Q:  What other kinds of writing do you do?


A: I write and co-write songs—endless songs. I have co-written three television pilots and a feature sci-fi screenplay. I write blogs and short stories. Lately I have been submitting stories to online publications and have been published by Elephant Journal and The Fix, so far. I dabble in poetry and erotica.

Q:  What kind of educational background do you have?

A: I obtained my BA from Pepperdine University in Malibu, CA. I majored in Telecommunications Management with an emphasis in creative writing. Post grad I took acting, screenwriting and music classes. Throughout my school years, my extracurricular activities always involved writing and drama.

Please note; Eliza’s interviews are done by email. All answers are unedited and come right from the lovely fingertips of her subjects:)

An Interview With Writer Manuel Fernandez

Manuel picture

Manuel Fernandez is the author of The Rocky Approach to Life; here is a link to his Amazon page:


Q: What inspired you to write The Rocky Approach to Life?

A: About three years ago I went through a terrible breakup. I was depressed and frankly did not care if I lived or died. Watching the Rocky movies was the only thing that got me out of my funk. The more I watched the more I identified with the Rocky character, the trials and tribulations he went through. I realized life is no different than a boxing ring. You win some, you lose some but you never stop fighting.

Q: Why should someone read your book instead of just seeing the film?

A: The book goes in depth about self-worth. What does one want from life? Just because you’re a certain age do you stop dreaming? Do you stop pursuing goals? I think a lot of people become content with life instead of going after what makes one happy.

Q: What are some of the personal experiences you draw from the book?

A: One of my favorite chapters in the book is called Halftime. I talk about how it’s never too late to look in the rearview and start fresh. You just have to want it.

Q: What kind of day job do you have? And how has it influenced your approach to life?

A: I work in Access Control for the Clorox Company in Pleasanton Ca. I talk to a lot of people who are highly educated and good people but some of them want more from life. I think that’s great. I don’t believe in being complacent.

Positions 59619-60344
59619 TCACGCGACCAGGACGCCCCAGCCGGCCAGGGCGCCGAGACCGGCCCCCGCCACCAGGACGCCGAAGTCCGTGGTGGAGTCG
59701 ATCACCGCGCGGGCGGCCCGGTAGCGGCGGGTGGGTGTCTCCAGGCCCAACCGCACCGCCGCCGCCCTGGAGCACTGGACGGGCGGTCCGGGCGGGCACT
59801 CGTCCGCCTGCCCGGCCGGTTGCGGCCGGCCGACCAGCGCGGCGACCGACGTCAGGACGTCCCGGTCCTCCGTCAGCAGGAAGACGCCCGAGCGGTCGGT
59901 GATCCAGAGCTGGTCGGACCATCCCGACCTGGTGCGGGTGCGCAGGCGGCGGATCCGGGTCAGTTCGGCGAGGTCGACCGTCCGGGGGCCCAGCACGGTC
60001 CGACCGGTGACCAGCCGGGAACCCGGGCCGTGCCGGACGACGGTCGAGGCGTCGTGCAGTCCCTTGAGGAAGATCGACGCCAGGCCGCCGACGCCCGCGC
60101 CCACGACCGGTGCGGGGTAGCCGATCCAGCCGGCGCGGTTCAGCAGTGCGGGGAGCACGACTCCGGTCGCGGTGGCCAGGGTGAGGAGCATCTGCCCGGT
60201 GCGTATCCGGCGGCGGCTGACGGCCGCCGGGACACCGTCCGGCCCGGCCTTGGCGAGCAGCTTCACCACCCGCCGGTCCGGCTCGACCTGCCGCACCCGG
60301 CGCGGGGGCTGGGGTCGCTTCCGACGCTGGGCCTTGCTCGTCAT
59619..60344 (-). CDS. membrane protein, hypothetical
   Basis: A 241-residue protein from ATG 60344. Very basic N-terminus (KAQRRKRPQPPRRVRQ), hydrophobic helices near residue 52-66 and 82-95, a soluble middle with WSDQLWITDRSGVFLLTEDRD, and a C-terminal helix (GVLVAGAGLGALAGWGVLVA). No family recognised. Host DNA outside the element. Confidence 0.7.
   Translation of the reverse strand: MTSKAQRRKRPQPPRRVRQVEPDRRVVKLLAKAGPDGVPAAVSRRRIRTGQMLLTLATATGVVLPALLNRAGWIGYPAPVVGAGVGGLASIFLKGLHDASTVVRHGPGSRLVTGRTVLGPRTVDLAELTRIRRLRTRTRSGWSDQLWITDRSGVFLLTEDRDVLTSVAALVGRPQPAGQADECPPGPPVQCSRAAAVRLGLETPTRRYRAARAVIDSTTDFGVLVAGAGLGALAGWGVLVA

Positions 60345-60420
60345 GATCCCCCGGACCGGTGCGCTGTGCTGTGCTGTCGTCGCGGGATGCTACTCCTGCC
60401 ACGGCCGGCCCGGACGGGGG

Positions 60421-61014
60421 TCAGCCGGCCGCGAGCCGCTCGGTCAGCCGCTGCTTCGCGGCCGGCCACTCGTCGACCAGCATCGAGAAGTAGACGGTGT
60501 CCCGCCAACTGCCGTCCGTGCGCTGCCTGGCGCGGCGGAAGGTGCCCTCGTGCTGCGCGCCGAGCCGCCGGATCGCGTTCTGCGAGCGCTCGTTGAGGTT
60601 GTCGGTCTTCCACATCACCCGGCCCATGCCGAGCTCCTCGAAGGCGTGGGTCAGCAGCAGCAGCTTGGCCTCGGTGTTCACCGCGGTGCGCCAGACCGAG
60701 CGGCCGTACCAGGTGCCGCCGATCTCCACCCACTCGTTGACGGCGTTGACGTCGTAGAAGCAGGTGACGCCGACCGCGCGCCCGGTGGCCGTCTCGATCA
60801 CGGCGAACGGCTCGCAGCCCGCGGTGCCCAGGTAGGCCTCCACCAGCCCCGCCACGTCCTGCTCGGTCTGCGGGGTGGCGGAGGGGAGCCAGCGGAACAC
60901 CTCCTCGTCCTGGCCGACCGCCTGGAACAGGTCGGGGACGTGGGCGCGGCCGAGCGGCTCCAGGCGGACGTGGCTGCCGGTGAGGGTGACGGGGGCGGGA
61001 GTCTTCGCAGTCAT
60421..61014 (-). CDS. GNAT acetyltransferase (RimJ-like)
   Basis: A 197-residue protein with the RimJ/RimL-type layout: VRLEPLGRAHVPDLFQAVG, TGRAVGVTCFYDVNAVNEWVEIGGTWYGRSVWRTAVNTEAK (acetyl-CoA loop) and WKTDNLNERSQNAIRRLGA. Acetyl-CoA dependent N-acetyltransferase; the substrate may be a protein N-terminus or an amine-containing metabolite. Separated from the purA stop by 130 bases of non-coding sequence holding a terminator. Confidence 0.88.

Q: What are some of your favorite self-help books and why?

A: I like Joel Osteen’s book- Become a Better You. It goes into the soul and makes you want the best life you could possibly have.

Q: What are some of your least favorite self-help books? And why?

A: I don’t remember the name off hand but I read this self-help book a few years ago and I felt like the author was preaching, almost nagging me to make a change. People don’t respond to that kind of volume. What I do is give examples of my own peaks and valleys and ask the reader questions about themselves.

Q: What are the ingredients for a really good underdog movie?

A: Where the character is broken down. He or she has nothing left in the soul tank. The worlds against them. They stop caring about other people’s perception of them. That’s when people really start to live. Southpaw, with Jake Gyllenhall is one of the best underdog movies I have ever seen. The writing is fantastic. The acting really sucks the audience in.

Q: What are some things you have done to publicize your book?

A: I have done a few radio interviews, promoted my book on various blogs and websites. I plan on having a book signing next month.

Q: Do you have a background in boxing?

A: I do not. I do have a background in martial arts. I studied Kajukenbo Kung-Fu, Jujitsu, for fifteen years.

Q: What was your first book about?

A: My first book was called First Day of School. I talk about a confluence of things happening in the United States; The need for a single payer system for Health Care, the state of politics in this country, how we need to look after our youth and make sure they have places to go after school so they don’t end up in trouble or joining a gang like I did as a kid.

Please note; Eliza’s interviews are done by email. All answers are unedited and come right from the lovely fingertips of her subjects:)

An Interview With Writer P. Wish

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P. Wish is the author of, Into the Light: A collection of short stories; here is a link to her Twitter page:

Q: What is the overall theme of, Into the Light?

A: The central theme of Into the Light is the relationship between humanity and society. The stories in this anthology fall into three genres- science fiction, comedy and human interest. Through the lens of each of these genres, I examine this theme in a different story and setting.

Q:  What inspired you to write it?

A: My range of inspiration is as diverse as the stories themselves. I will be doing a series called ‘Story behind the stories’ on my blog in October discussing the inspiration for each story in detail. In general, I would say that the collection is inspired by mundane events. The inspiration ranges from calling up my grandmother to exercising and doing laundry.

Q:  What kind of a day job (or income source) do you have and how does it influence you writing?